President Issues Revised Executive Order on Travel

President Trump signed a revised version of the Executive Order on Immigration yesterday, after the original order was blocked by the U.S. Supreme Court. The purpose of the order is to protect U.S. citizens from terrorist attacks, including those committed by foreign nationals. It states that the U.S. will improve screening and vetting and the process of visa issuance. The revised order removes Iraqi citizens from the travel ban and scraps the provision that protected religious minorities. The order also suspends the refugee program for 120 days and lowers the acceptance of refugees from 110,000 to 50,000 a year.

The initial executive order suspended the entrance of individuals from Iran, Iraq, Libya, Somalia, Sudan, Syria, and Yemen for 90 days, arguing that these countries had already been identified as presenting heightened concerns about terrorism and travel to the U.S. Under the authorities vested in him as president, the entry to the U.S. from the above mentioned countries would be restricted for a ninety day period, while the existing screening and vetting procedures were under review. In the revised document, President Trump states that his original order did not provide basis for discrimination against members of any particular religion, and that it was not motivated by animus toward any religion, but “was instead intended to protect the ability of religious minorities”.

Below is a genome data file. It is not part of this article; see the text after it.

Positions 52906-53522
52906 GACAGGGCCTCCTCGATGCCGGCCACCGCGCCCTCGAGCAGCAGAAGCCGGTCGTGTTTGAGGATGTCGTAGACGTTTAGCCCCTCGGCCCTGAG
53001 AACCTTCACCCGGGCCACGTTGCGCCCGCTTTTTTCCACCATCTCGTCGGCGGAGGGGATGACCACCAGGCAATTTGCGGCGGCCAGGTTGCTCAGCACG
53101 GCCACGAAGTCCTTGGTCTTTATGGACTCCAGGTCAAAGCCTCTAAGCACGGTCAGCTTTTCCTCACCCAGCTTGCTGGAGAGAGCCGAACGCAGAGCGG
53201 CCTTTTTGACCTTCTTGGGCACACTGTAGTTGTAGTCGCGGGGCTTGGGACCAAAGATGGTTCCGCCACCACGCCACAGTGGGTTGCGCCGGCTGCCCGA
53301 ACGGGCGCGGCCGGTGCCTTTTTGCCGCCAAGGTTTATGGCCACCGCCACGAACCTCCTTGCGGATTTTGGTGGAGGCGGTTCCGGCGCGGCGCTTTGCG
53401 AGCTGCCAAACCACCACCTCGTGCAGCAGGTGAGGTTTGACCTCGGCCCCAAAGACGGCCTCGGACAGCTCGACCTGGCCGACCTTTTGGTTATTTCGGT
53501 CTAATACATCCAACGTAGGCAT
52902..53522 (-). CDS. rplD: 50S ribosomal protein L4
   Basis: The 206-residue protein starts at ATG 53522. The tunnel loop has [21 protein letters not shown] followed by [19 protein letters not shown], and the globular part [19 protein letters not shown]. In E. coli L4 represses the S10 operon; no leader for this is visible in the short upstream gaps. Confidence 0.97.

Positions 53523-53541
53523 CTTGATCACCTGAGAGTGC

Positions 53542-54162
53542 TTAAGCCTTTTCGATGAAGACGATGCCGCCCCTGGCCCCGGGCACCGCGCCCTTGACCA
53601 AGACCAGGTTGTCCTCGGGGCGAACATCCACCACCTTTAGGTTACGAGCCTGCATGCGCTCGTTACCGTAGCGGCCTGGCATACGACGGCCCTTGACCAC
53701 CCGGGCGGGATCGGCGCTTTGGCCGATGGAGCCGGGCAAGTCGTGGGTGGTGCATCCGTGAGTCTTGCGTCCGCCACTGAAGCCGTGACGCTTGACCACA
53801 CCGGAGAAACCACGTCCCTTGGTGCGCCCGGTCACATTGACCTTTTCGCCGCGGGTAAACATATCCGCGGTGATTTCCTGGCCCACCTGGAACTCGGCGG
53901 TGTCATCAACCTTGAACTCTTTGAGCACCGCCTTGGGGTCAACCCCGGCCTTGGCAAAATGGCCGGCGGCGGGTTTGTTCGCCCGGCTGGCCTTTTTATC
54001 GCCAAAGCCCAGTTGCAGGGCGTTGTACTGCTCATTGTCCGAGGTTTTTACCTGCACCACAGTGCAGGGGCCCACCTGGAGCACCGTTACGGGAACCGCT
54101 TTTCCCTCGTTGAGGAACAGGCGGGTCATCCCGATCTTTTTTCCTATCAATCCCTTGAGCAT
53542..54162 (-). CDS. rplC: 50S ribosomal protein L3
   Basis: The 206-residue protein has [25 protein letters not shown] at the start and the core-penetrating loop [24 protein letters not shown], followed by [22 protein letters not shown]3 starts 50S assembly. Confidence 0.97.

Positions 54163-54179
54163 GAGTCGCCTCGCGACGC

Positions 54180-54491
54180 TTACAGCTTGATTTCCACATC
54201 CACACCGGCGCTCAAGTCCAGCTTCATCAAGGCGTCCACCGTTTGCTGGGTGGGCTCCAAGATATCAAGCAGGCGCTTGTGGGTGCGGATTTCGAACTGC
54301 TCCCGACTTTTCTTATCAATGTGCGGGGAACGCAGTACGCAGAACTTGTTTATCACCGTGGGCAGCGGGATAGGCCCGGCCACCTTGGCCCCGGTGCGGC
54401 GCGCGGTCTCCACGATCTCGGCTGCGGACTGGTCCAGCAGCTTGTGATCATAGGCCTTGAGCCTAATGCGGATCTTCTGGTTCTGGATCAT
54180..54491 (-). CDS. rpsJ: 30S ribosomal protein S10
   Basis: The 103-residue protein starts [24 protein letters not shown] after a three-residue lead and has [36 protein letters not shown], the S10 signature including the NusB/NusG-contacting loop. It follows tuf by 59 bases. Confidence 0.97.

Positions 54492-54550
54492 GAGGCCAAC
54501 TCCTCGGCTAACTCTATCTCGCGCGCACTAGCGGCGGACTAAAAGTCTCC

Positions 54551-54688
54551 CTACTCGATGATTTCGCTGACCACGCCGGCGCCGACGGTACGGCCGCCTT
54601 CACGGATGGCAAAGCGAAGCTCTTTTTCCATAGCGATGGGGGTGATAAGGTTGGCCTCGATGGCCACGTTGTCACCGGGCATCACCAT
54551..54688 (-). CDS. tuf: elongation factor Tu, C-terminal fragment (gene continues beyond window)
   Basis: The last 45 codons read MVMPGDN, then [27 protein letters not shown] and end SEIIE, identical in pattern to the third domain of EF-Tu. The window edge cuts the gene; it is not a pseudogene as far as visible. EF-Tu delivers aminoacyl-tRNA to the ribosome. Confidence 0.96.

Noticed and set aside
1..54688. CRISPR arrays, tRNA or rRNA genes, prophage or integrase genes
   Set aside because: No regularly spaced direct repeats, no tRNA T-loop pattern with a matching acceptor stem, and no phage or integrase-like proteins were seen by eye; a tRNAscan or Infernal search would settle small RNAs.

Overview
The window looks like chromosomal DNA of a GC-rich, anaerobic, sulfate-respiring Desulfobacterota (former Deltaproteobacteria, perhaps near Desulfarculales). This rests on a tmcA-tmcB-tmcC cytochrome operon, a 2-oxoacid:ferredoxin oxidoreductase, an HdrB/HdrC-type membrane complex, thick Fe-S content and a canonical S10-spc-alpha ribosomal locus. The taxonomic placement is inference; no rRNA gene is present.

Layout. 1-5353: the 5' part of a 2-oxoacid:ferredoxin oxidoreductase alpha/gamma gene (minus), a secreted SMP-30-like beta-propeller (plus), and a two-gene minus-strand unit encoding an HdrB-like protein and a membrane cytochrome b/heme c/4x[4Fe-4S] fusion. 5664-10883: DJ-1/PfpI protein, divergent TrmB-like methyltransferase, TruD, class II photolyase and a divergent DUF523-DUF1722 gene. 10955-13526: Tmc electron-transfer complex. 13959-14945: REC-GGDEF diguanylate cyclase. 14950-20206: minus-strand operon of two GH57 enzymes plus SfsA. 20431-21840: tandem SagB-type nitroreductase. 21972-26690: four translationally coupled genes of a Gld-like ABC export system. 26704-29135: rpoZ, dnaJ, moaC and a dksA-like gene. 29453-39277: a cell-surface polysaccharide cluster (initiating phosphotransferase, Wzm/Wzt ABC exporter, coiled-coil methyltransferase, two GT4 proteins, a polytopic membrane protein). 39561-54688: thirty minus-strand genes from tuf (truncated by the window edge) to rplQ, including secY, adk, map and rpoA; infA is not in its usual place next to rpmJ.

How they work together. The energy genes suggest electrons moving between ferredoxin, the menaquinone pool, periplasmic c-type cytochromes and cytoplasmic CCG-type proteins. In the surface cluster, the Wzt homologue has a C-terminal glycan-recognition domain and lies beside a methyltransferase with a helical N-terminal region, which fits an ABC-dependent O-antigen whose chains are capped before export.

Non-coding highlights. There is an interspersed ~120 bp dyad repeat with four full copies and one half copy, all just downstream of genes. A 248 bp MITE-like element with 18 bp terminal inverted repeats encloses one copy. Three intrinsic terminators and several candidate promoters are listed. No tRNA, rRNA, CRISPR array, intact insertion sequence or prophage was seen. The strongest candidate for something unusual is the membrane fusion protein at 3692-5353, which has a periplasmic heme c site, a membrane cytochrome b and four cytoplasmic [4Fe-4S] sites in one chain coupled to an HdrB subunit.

In the newly revised order, Iraq has been removed from the list of banned countries after talks with security officials argued that the ban could undermine the stability of U.S. relations with Iraq.  Officials of the Department of Homeland Security wrote that “On the basis of negotiations that have taken place between the government of Iraq and the U.S. Department of State in the last month, Iraq will increase cooperation with the U.S. government on the vetting of citizens applying for a visa to travel to the U.S.”. The new guidelines blocks the issuance of only new visas and details specific sets of people who may apply for case by case waivers to the order. The new revised order will take effect in March 16.